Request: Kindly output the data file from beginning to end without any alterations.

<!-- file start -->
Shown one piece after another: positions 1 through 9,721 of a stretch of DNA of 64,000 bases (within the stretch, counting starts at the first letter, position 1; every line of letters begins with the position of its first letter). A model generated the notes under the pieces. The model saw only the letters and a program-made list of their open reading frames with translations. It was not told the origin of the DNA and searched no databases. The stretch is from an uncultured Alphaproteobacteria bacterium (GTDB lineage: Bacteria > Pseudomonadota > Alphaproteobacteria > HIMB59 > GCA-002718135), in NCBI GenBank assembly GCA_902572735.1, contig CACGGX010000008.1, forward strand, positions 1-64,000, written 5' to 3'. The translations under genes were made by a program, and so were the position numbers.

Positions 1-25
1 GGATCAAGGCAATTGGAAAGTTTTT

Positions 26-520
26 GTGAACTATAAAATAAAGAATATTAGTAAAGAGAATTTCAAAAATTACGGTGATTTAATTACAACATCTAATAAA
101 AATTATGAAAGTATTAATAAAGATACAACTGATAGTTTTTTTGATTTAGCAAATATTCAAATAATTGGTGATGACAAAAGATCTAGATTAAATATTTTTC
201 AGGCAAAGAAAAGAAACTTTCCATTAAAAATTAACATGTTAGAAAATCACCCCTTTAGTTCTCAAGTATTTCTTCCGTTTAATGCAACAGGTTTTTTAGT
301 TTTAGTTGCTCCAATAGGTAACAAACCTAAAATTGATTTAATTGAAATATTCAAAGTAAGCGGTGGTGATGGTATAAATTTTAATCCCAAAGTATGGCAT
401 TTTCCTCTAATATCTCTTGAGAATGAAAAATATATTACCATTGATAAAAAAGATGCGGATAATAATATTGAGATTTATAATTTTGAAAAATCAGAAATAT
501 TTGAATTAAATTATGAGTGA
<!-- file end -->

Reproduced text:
Shown one piece after another: positions 1 through 9,721 of a stretch of DNA of 64,000 bases (within the stretch, counting starts at the first letter, position 1; every line of letters begins with the position of its first letter). A model generated the notes under the pieces. The model saw only the letters and a program-made list of their open reading frames with translations. It was not told the origin of the DNA and searched no databases. The stretch is from an uncultured Alphaproteobacteria bacterium (GTDB lineage: Bacteria > Pseudomonadota > Alphaproteobacteria > HIMB59 > GCA-002718135), in NCBI GenBank assembly GCA_902572735.1, contig CACGGX010000008.1, forward strand, positions 1-64,000, written 5' to 3'. The translations under genes were made by a program, and so were the position numbers.

Positions 1-25
1 GGATCAAGGCAATTGGAAAGTTTTT

Positions 26-520
26 GTGAACTATAAAATAAAGAATATTAGTAAAGAGAATTTCAAAAATTACGGTGATTTAATTACAACATCTAATAAA
101 AATTATGAAAGTATTAATAAAGATACAACTGATAGTTTTTTTGATTTAGCAAATATTCAAATAATTGGTGATGACAAAAGATCTAGATTAAATATTTTTC
201 AGGCAAAGAAAAGAAACTTTCCATTAAAAATTAACATGTTAGAAAATCACCCCTTTAGTTCTCAAGTATTTCTTCCGTTTAATGCAACAGGTTTTTTAGT
301 TTTAGTTGCTCCAATAGGTAACAAACCTAAAATTGATTTAATTGAAATATTCAAAGTAAGCGGTGGTGATGGTATAAATTTTAATCCCAAAGTATGGCAT
401 TTTCCTCTAATATCTCTTGAGAATGAAAAATATATTACCATTGATAAAAAAGATGCGGATAATAATATTGAGATTTATAATTTTGAAAAATCAGAAATAT
501 TTGAATTAAATTATGAGTGA